5. Use a Hair Dryer or a Heat Gun
This method employs the metal's tendency to expand with heat. Ever notice how a baking sheet will warp when it's super hot? This technique uses the same idea.
- Use a heat gun or a very strong blow dryer to blow hot air on the surface where the dent is until it's very hot. It can't just be warm, it has to be hot to the touch!
- The stainless steel will contract, and the dent will flex back into its original shape.
6. Use a Combination of Pushing, Pulling, Heat, and/or Cold
Sometimes, you may need to work a dent out, slowly but surely, by combining the methods described above.
You might heat up the dent before you apply suction, or ice it before you try to push the ding out from behind. You might heat it up fast and then ice it quickly, hoping to shock the metal flat.
In other words, if one of these methods doesn't work, then try another, and keep trying.
Ultimately, you're only going to be able to do so much. Sometimes dents need to be taken care of by a professional who might use techniques that mirror the ones described here or might take the form of something more drastic, like hammering or metal replacement. Typically, the service isn't cheap, but it's still a great deal less expensive than replacing the whole appliance. Do check your extended warranty, since often it will come with some sort of coverage for that kind of damage.
Will These Methods Work for Other Metals?
Yes, they will. These methods may help with dents in painted refrigerator doors, metal appliances, car doors and bumpers, and other types of sheet metal.
kalpana on September 22, 2017:
Please give me solution of my ss 304 job . The Job is hook
material is 0.9 mm thick and there is small dot dent came at the time of pearsing operation. That is not expectable. job qty is 20000 approx. how i remove this dot. please help. give your suggestion on email@example.com at earliest.
Bob on March 14, 2017:
Some stainless is, some stainless isn't - you have to know what kind of steel you have.
robert on January 08, 2017:
I used a suction cup off my GPS that sticks to the windshield. I sprayed windex on the refrigerator an repeatedly suck and pulled . It did help a lot its just not perfect. I will repeat it another 25 times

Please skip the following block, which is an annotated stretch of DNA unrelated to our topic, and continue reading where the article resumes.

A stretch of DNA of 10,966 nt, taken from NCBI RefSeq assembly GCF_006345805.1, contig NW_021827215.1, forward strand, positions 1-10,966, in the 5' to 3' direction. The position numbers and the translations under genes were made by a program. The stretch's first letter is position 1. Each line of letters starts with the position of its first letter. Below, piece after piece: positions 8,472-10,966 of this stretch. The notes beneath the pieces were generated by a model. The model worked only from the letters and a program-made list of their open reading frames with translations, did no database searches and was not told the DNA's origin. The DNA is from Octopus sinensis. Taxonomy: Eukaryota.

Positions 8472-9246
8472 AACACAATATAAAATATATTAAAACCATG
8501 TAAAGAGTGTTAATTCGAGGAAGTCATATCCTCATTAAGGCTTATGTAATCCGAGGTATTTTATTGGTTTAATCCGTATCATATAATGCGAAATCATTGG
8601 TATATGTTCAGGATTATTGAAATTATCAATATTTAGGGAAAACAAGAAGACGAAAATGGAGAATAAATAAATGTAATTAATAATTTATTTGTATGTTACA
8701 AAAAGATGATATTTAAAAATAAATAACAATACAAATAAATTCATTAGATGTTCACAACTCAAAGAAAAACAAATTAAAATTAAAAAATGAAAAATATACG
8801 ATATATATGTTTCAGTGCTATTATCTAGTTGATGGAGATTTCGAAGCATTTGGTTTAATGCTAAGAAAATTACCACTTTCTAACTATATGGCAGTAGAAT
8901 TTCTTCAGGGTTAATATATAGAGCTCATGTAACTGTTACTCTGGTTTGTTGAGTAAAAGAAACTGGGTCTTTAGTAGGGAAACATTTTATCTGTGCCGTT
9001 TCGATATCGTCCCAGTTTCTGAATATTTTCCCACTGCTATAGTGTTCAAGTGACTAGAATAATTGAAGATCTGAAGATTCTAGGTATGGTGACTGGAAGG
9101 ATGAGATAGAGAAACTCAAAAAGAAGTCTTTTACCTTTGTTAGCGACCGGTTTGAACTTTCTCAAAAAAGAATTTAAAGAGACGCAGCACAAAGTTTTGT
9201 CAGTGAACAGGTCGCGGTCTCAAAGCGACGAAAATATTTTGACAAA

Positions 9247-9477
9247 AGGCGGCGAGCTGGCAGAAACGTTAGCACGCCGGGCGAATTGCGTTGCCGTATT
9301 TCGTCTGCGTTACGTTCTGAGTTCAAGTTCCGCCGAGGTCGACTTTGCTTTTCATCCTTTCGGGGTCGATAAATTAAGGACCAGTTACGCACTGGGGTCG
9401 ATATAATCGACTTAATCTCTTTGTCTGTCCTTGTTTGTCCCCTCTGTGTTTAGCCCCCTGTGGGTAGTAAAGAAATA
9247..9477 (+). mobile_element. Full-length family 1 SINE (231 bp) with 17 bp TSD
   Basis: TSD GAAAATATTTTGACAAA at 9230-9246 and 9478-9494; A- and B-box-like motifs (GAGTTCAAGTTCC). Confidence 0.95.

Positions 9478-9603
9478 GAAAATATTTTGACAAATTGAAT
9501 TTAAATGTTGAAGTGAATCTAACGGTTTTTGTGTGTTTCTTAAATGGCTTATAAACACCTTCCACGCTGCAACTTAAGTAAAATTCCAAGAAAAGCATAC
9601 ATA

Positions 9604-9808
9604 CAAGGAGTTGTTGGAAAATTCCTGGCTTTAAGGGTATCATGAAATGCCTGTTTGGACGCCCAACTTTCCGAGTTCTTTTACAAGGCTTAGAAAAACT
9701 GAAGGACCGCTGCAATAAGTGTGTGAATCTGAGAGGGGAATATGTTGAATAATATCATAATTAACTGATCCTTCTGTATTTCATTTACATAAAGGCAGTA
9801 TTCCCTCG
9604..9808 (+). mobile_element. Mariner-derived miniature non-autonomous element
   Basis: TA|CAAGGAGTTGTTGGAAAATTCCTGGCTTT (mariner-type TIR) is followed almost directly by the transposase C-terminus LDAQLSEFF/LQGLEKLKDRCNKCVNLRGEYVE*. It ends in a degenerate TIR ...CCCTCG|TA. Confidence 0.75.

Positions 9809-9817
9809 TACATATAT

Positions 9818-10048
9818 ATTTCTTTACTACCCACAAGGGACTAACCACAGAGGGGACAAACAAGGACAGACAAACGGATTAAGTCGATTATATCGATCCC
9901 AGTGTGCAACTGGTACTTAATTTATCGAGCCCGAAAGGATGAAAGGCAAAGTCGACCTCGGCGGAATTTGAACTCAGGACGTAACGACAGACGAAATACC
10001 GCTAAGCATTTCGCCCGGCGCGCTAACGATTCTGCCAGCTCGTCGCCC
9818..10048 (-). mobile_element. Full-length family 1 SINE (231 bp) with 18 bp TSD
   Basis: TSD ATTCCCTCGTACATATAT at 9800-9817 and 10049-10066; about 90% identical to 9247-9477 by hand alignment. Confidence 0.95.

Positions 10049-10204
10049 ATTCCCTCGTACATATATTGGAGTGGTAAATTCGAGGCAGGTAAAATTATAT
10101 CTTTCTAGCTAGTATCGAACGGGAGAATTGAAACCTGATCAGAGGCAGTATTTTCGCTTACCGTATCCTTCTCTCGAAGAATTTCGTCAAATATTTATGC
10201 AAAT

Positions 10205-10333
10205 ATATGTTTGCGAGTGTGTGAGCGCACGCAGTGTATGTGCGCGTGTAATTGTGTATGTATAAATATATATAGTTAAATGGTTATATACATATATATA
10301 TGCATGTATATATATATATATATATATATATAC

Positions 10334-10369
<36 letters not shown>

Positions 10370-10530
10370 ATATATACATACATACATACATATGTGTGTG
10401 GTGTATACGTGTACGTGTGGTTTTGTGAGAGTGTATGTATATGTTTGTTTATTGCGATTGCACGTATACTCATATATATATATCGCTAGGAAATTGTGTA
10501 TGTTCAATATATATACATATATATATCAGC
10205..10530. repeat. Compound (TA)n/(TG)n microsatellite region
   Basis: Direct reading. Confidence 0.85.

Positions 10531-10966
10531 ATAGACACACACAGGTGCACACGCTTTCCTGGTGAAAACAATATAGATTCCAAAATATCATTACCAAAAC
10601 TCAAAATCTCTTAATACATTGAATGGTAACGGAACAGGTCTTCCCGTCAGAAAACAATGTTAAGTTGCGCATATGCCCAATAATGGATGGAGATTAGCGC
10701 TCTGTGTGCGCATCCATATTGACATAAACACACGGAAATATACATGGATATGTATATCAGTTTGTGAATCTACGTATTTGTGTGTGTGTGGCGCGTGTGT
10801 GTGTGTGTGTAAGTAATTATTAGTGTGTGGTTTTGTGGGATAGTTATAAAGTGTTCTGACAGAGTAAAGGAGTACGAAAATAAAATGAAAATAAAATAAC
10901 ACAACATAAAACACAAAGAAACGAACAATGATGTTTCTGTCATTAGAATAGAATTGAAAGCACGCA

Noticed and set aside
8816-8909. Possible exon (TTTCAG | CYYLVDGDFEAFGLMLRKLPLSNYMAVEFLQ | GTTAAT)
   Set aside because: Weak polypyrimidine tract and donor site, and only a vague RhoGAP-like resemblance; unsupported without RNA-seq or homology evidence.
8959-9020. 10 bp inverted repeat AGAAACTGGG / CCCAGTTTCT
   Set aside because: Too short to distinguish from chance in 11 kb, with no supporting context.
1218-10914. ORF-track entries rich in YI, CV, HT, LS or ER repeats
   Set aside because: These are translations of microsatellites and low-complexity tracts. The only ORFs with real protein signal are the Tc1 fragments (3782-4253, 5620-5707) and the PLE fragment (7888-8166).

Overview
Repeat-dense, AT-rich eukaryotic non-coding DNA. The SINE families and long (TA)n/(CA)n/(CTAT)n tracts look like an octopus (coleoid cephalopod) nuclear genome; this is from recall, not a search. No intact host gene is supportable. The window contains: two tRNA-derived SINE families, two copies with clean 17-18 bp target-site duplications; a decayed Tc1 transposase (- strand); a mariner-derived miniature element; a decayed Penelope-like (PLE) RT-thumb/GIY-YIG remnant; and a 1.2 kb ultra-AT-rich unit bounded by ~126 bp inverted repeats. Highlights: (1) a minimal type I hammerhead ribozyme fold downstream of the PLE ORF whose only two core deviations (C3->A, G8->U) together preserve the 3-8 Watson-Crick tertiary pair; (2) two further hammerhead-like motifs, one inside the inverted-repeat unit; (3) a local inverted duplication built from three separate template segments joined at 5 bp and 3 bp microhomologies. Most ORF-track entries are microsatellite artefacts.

Scooter on June 23, 2016:
Some stainless steel is magnetic. Some is not.
Jim on July 09, 2015:
Sorry but stainless steel is not magnetic
Charles on November 13, 2014:
The magnet method may not work, but stainless steel is certainly magnetic. It's full of iron, like all steel.
Scott on April 16, 2013:
Stainless steel is not magnetic so a magnet will not work.
Searchmedeals on April 10, 2013:
Plunger for dent removal :). Good trick tough, never thought u can make use of plunger in this fashion.
Kathryn from Windsor, Connecticut on February 28, 2013:
That information could come in handy!
My boyfriend used a very powerful magnet to take dents out of his car, but I wouldn't suggest that to most people, because it could be dangerous.
Faythe Payne from USA on February 14, 2013:
Thank You for this..so far I am good ,,but my kitchen gets a lot of traffic..it could happen..
healthylife2 on February 13, 2013:
Thanks for the useful information! We made the mistake of putting the stainless steel fridge right next to the double oven so that when we opened the fridge there was a nice dent. It never occurred to me to attempt to repair it myself. I have to try a plunger. I thought we would just have to live with the dent but good to know there are people out there that can repair it if the other techniques fail. Voted up!
moonlake from America on February 13, 2013:
I have a small dent in my dishwasher and every time I look at it I see that dent. Thanks for all the information on how to get a dent out. Voted up.